IEMed Mediterranean Yearbook 2003


Panorama : The Mediterranean Year

Mediterranean Politics

Economy and territory

Culture and Society


Slovenia – An Area of Contact between the EU and South-Eastern Europe

Darko Darovec

Science and Research
Centre of Koper (ZRS)
University of Primorska

As it has been at so many points in its history, in the current time Slovenia is once again acting as a passage country, on the border between the West and East of Europe. Due to its geostrategic and cultural situation, the country finds itself facing numerous challenges. Even after its entry into the EU, Slovenia will still occupy a «border position», because its eastern boundaries will become the external Schengen border.

Through its connections with the Venetian Republic, the Habsburg Monarchy and Trieste, Slovenia has always been inclined to gravitate toward the Mediterranean area. The influence of these ties has left an indelible mark on the cultural image of the area, which geographically and culturally can be included in both the Mediterranean region and Central-Eastern Europe.

However, the geopolitical situation of Slovenia is, and it seems will remain, problematic owing to its position as an area of contact, on the edge of Central Europe and at the intersection of cultures and religions: the Slovene world lies between the Latin influence to the west, the Germanic influence to the north, and the Ugro-Finnic influence to the northeast.

Throughout the past, Slovenia has long been at the centre of historical tumult, and consequently, the Slovene nation has always lived in one form or another of varying social transition. Although the country lies on the border between the «civilised» and «barbarian» worlds, until the Great War the Slovene people formed a part of western culture and civilisation. In an effort to achieve greater independence and an enhancement of the Slovene national awareness, after the Great War Slovenes decided to join them – selves to Yugoslavia, of which they formed a part in all constitutional forms until the year 1991.

The definition of Slovenia as a contact area creates some difficulties in the allocation of the Slovene territory into standardised geographical contexts. From the point of view of physical geography, four European macro-regions meet at this point: the Alps, the Pannonian Plains, the Dinaric-Karst mountain range and the Adriatic-Mediterranean coast. Although the Alps are perceived as a particularly significant area for Slovenes (Triglav, the highest mountain, is the national symbol of the country), the Alpine landscape, located on the northwestern border area with Italy and Austria, makes up only fifteen percent of the entire Slovene territory.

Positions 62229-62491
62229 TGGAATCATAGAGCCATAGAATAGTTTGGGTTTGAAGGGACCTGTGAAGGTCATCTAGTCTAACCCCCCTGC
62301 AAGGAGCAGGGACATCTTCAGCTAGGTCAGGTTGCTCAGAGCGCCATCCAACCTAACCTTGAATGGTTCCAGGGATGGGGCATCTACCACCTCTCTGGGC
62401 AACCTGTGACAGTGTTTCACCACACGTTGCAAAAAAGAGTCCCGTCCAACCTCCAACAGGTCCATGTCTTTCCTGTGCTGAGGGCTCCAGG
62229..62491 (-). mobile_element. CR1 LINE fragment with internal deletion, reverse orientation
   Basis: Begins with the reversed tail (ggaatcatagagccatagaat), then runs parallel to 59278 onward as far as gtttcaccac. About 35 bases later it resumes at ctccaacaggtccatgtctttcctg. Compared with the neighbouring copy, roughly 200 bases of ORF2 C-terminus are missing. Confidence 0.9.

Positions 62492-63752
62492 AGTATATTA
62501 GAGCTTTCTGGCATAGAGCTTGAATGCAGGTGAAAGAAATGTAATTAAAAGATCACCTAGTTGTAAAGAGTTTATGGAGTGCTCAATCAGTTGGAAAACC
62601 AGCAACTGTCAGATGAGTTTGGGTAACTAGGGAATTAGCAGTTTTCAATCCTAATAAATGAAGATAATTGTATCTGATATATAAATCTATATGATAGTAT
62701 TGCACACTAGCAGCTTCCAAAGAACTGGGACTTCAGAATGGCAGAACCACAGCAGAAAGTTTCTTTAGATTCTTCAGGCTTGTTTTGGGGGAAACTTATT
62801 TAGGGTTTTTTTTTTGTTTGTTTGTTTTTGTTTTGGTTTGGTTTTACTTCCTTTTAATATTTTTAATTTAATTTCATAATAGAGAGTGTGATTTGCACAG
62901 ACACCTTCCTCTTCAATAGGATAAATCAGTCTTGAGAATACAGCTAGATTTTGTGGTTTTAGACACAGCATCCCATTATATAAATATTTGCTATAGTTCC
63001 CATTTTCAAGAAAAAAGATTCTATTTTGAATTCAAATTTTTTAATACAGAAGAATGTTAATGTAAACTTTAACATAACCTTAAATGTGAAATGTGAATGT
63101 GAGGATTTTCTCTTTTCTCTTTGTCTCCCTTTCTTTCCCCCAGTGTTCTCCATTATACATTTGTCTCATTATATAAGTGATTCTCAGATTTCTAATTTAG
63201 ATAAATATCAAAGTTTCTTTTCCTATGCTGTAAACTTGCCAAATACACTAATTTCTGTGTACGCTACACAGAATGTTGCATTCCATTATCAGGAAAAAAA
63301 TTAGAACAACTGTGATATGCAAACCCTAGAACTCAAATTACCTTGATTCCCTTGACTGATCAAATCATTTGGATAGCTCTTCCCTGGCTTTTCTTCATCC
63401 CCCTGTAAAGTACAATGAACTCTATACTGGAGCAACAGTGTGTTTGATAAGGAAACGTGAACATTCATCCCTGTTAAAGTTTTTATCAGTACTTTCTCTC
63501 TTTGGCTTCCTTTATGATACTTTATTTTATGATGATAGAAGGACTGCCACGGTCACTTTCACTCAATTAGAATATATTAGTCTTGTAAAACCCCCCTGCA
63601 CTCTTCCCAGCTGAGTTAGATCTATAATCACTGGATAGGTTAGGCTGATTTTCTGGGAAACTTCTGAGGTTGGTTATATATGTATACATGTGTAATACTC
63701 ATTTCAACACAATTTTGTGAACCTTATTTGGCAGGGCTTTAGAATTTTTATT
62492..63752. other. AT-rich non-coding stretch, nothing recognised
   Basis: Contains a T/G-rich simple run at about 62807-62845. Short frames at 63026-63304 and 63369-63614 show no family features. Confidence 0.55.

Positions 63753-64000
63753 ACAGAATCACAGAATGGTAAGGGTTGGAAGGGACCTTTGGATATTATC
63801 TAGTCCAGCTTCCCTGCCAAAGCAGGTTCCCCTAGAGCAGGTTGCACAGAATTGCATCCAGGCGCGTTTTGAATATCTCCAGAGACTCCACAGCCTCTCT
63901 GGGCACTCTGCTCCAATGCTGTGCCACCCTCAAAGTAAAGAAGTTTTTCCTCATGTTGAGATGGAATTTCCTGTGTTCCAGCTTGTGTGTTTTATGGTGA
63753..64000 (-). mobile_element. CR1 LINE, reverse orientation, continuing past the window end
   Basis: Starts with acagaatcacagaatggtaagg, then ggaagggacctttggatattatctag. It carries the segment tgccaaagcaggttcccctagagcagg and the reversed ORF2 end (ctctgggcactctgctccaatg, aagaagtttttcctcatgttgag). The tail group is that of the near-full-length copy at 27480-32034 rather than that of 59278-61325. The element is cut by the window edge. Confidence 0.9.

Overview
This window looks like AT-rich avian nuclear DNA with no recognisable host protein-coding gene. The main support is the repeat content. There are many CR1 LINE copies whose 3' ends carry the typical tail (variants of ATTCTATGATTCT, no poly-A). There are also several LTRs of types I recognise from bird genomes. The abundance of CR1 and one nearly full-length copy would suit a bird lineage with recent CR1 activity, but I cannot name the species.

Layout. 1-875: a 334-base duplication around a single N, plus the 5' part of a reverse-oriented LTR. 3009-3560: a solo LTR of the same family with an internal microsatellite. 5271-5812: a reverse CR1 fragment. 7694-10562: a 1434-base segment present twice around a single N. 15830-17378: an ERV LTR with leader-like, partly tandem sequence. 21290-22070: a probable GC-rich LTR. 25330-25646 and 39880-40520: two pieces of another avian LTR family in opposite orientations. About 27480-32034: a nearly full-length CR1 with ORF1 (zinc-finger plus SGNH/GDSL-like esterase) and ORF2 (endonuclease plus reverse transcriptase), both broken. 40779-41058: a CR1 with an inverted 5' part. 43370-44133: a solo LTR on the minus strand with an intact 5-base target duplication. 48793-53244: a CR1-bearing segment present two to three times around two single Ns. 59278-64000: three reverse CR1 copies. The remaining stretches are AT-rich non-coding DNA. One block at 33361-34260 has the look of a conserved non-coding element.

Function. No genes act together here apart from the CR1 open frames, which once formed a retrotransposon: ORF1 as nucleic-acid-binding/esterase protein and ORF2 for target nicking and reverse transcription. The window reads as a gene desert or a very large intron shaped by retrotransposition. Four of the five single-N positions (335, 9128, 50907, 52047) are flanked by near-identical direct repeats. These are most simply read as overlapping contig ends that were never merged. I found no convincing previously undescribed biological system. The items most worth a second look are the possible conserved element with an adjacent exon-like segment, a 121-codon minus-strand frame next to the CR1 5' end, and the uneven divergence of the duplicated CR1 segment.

In reality, the most typical Slovene landscape is formed by sub-Alpine orography at an altitude of up to 1,600 meters above sea level, which constitutes the Ljubljana basin and nearly the whole of the central part of the country. Thus, in a wider sense only, covering both Alpine and sub-Alpine areas, the Alpine region represents more than forty percent of the Slovene territory and nearly half of its populated area. Similarly, the Pannonian and Mediterranean belts, in the strictest sense, cover only two very small areas in the country’s northeastern and south-western extremes respectively. However, if we consider Pannonian and sub-Pannonian Slovenia as a single unit, they represent twentyone percent of the total territory and the area where more than thirty percent of the total population of the country live.

This region includes Maribor and the entire eastern borderland with Croatia and Hungary. On the other hand, the Mediterranean belt is usually associated with the sub-Mediterranean part of the country (including the Karst, the Vipava valley and the Brda region), making up nine percent of the total territory and inhabited area.